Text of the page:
While bullish versus bearish predictions distributed 23% of bullish versus 54% of bearish predictions among forecasters participating at the FXStreet Forecast Poll this week, the last forecast for the second week of August expected spot rate to fall to 1.2974 with only 19% of bullish versus 69% of bearish predictions for the week ahead. The increasing Brexit uncertainty weighed heavily on Sterling during the second week of August that saw Sterling falling almost 2%. A no-deal Brexit factor together with the Bank of England delivering a very dovish rate hike two weeks ago saw the FXStreet forecasters turning increasingly bearish.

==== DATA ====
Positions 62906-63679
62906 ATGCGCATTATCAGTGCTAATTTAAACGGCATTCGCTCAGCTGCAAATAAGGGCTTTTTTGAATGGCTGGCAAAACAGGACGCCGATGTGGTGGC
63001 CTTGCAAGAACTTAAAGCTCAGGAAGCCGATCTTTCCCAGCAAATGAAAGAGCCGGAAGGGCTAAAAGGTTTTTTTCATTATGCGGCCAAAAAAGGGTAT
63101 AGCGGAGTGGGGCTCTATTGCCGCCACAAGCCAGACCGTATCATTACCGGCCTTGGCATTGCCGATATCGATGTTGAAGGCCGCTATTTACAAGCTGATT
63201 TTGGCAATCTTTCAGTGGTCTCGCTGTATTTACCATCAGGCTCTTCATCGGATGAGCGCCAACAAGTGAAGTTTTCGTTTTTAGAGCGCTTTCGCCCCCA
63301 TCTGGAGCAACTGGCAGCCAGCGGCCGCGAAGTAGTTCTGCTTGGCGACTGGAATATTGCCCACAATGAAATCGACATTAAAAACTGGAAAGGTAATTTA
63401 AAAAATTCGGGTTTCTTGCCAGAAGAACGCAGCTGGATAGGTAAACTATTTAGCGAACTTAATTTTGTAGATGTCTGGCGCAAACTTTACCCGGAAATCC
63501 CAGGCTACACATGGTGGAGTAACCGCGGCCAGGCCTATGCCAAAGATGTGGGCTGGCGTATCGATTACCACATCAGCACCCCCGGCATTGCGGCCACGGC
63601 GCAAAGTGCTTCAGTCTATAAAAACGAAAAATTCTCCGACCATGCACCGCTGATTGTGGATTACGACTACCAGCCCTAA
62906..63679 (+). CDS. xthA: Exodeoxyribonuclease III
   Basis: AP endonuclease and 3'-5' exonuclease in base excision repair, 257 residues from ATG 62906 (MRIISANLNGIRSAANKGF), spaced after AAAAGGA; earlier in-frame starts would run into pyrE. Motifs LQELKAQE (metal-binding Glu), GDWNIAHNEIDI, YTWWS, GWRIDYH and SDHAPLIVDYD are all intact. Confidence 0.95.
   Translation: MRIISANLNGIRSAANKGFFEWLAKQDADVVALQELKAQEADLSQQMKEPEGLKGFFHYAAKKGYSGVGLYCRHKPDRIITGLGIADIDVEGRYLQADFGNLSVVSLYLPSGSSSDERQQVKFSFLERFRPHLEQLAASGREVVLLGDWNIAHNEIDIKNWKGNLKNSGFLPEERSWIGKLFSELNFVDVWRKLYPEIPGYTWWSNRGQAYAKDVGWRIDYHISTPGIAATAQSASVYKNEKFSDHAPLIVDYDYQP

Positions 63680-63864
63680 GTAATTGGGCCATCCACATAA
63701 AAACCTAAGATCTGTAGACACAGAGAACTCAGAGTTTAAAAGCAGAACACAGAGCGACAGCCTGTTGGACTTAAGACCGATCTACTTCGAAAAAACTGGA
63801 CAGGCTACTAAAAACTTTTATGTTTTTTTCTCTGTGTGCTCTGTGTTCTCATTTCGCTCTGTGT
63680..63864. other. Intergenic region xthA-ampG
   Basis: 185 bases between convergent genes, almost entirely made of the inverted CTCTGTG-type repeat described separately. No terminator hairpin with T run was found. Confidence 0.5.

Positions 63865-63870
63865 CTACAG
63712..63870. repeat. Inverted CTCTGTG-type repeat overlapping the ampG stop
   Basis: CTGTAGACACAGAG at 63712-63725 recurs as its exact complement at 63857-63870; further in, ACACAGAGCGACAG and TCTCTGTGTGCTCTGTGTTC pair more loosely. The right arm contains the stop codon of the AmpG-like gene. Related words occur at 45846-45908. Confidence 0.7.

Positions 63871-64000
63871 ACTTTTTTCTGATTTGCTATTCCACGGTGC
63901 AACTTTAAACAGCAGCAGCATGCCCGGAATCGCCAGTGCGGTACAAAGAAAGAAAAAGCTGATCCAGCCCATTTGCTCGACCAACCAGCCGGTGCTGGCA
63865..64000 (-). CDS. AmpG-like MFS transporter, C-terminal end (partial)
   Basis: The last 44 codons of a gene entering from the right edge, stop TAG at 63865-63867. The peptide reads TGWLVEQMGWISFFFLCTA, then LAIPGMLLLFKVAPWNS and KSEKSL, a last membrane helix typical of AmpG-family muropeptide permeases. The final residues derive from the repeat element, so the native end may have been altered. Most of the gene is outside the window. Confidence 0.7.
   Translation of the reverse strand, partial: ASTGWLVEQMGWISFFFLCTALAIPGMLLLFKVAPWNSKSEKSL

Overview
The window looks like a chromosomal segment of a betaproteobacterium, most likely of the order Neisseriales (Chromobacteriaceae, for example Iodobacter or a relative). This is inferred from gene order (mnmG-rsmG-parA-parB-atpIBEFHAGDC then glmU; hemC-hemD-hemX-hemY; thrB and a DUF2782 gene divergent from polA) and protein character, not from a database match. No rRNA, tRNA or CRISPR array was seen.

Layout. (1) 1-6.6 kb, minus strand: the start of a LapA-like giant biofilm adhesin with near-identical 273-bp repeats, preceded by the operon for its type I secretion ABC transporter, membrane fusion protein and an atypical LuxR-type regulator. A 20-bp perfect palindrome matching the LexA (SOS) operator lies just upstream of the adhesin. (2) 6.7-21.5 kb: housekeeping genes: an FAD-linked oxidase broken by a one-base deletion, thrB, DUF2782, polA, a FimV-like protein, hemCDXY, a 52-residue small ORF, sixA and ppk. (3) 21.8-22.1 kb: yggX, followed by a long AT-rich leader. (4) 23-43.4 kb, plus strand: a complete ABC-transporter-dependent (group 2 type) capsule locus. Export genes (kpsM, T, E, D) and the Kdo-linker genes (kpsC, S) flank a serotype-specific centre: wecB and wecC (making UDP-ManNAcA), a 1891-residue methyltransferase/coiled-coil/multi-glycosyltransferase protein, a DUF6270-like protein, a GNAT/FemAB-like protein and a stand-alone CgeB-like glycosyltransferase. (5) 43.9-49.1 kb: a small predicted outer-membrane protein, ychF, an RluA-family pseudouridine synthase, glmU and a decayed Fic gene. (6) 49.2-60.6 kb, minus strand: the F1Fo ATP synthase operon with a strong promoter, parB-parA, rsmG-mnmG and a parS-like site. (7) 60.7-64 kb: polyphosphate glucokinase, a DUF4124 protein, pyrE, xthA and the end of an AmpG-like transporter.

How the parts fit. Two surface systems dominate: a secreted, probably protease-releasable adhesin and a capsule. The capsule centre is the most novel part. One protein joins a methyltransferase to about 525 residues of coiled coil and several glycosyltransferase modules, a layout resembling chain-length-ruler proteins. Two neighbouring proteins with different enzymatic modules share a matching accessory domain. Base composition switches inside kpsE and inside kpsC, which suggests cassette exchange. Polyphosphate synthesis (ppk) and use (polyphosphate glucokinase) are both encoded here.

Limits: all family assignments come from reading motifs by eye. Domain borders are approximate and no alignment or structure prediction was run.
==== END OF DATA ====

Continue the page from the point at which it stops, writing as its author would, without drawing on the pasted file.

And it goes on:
As long as longer-term forecasts are concerned, the FXStreet Forecast Poll turned back more bearish after the increased nop-deal Brexit expectations. Compared to last week when FXStreet Forecast Poll saw GBP/USD at 1.3078 in one month time from now, the median forecast for one month is now 1.2928 compared to 1.3171 two weeks ago and compared to 1.3021 three weeks ago.
The same bearish turn is seen in predictions for three months time from now, with FXStreet Forecast Poll forecasting GBP/USD at 1.3010 in three months time from now compared to 1.3064 1.3195 last week, 1.3195 forecasted two weeks ago and 1.3181 predicted three weeks ago.